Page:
by Mike Andrew -
SGN Staff Writer
A new UNAIDS report says the global HIV/AIDS epidemic can be brought under control by 2030, but WHO (the World Health Organization) warns that HIV infection rates may 'explode' among Gay men and other high risk groups.
The report from UNAIDS, the agency charged with monitoring HIV/AIDS cases and treatment worldwide, notes that new HIV infections have fallen 38% since 2001, and AIDS-related deaths have fallen 20% in the past three years.
According to the report, there were 2.1 million new HIV infections in 2013, compared to 3.4 million in 2001. AIDS-related deaths stood at 1.5 million for 2013, and declined significantly in countries like South Africa and Ethiopia, formerly thought of as hot-spots of the epidemic.
'There have been more achievements in the past five years than in the preceding 23 years,' the UNAIDS report said.
'There is evidence about what works and where the obstacles remain; more than ever before, there is hope that ending AIDS is possible. However, a business-as-usual approach or simply sustaining the AIDS response at its current pace cannot end the epidemic.'
The down side to the global HIV/AIDS picture is that many HIV-positive people still lack access to life-saving antiretroviral drugs. In fact, UNAIDS estimates that as many as 54% of people living with HIV do not know they are infected and 63% are not getting antiretroviral therapy.
'Providing life-saving HIV treatment to nearly 12 million people in the developing world is a significant achievement, but more than half of people in need still do not have access,' Dr. Jennifer Cohn, the medical director for Medecins Sans Frontieres (Doctors Without Borders), warned.
HIV/AIDS cases are also becoming more concentrated geographically, with only 15 countries accounting for three-quarters of all new HIV infections.
Michel Sidibe, the executive director of UNAIDS, concluded that 'If we accelerate all HIV scale-up by 2020, we will be on track to end the epidemic by 2030; if not, we risk significantly increasing the time it would take - adding a decade, if not more.'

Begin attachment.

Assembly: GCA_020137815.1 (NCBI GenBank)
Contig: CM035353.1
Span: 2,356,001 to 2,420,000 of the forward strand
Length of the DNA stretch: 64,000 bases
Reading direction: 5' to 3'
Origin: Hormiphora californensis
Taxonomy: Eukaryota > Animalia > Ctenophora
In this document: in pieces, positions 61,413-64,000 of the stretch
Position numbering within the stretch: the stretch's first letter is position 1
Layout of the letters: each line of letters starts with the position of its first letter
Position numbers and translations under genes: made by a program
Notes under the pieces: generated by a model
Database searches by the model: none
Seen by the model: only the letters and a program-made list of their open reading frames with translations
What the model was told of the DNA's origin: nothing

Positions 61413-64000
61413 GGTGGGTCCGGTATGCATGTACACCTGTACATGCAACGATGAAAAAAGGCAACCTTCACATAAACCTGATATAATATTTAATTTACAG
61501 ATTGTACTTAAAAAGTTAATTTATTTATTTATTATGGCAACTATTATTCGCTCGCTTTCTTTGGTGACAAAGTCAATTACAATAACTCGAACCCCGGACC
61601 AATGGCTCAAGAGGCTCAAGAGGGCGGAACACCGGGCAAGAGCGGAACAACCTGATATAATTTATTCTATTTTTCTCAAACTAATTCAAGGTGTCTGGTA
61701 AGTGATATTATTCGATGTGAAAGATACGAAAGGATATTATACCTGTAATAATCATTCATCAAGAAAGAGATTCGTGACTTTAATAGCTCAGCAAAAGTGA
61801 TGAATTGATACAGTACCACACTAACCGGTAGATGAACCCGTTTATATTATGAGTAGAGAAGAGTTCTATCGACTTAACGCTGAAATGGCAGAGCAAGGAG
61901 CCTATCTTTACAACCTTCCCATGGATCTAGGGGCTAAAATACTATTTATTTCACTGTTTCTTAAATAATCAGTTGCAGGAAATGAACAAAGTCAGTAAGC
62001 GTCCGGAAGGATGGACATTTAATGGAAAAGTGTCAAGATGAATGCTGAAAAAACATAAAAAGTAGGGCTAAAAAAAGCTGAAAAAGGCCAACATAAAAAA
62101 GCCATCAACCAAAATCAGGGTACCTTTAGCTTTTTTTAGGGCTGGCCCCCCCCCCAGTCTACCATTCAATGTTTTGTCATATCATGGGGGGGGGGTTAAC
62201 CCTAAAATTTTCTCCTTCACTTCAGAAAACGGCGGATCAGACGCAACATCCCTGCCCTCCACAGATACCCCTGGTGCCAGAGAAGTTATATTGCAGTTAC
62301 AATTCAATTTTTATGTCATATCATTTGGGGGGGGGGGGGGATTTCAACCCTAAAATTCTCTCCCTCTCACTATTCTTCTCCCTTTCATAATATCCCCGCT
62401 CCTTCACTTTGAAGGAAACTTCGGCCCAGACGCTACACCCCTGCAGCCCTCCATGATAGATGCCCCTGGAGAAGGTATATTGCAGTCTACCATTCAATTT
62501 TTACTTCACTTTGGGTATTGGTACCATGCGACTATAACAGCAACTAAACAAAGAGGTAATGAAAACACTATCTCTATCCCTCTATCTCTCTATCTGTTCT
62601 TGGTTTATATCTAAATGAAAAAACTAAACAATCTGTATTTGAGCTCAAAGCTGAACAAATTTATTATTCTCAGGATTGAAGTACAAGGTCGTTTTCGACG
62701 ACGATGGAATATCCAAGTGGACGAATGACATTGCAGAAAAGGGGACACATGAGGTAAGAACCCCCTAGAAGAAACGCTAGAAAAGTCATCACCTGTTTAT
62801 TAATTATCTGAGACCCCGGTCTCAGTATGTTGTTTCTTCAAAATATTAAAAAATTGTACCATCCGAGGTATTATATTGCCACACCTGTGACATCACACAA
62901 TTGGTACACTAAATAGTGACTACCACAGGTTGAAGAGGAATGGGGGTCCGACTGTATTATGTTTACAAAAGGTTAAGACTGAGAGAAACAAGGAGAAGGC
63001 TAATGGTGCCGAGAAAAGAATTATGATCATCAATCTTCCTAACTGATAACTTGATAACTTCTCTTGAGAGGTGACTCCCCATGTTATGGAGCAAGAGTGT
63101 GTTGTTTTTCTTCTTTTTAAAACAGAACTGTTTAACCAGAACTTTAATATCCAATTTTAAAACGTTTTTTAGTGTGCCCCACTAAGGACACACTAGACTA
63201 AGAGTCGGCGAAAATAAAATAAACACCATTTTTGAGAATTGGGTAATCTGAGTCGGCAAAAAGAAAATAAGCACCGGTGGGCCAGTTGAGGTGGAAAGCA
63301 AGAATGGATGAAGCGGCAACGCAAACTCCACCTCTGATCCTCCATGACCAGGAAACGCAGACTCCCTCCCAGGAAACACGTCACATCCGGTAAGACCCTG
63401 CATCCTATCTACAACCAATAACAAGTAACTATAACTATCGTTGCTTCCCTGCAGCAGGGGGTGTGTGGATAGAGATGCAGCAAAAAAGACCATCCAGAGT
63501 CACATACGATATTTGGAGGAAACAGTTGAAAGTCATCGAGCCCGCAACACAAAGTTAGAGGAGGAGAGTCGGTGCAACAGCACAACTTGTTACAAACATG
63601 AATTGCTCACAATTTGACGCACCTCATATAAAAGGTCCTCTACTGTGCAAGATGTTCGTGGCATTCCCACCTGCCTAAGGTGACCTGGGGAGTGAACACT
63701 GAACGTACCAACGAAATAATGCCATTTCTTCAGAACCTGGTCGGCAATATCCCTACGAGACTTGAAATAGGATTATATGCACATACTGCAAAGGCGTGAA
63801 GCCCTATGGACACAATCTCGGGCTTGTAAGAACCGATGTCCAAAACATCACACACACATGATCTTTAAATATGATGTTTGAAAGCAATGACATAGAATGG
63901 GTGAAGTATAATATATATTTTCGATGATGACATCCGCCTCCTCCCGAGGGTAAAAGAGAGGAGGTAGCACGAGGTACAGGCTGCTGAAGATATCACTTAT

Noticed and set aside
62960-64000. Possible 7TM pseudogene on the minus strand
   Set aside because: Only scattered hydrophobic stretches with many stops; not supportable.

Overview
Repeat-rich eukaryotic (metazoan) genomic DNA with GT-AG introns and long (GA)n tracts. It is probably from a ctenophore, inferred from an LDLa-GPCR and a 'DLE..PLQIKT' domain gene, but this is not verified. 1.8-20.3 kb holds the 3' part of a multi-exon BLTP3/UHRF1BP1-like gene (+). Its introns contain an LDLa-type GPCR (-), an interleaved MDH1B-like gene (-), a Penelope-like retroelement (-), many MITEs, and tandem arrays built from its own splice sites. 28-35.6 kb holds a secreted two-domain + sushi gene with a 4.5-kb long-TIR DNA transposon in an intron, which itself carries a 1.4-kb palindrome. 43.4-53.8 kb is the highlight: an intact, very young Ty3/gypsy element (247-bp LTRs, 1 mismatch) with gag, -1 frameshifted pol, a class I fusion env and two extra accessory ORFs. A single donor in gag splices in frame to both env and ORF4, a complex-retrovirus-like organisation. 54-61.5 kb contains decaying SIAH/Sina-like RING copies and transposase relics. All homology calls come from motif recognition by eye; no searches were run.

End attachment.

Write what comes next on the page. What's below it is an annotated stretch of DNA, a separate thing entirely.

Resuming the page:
Meanwhile, in a report issued July 11, WHO (the U.N.'s World Health Organization) warned that HIV rates may shoot up among some populations. The report was issued as a lead-in to the International AIDS Conference in Melbourne, Australia, scheduled to start on July 20.
Gottfried Hirnschall, the head of WHO's HIV department, says that infection rates among Gay men are increasing again, partially because HIV infection no longer represents the same fears to a younger generation with access to drugs that enable patients to live with HIV/AIDS.
Although HIV infection rates did drop by a third between 2001 and 2012, Hirnschall characterized progress as 'uneven.' Failure to provide adequate HIV services for key groups - men who have sex with men, people in prison, people who inject drugs, sex workers, and Transgender people - threatens global progress on the HIV response, the WHO report said.
'We are seeing exploding epidemics,' Hirnschall warned.
Because of these concerns, WHO issued new guidelines for countries to reduce new HIV infections and increase access to HIV testing, treatment and care for these five 'key populations.'
They include a comprehensive range of clinical recommendations, but for these to be effective, WHO said, countries need to remove the legal and social barriers that prevent many people from accessing services.
For the first time, WHO strongly recommended that men who have sex with men consider taking PrEP meds in addition to using condoms.
Computer modelling shows that, globally, 20-25% reductions in HIV incidence among men who have sex with men could be achieved through use of PrEP, averting up to 1 million new infections among the five most at-risk groups over 10 years.
When taken consistently by people at high risk, studies show PrEP meds can reduce the chances of getting HIV by up to 92%.
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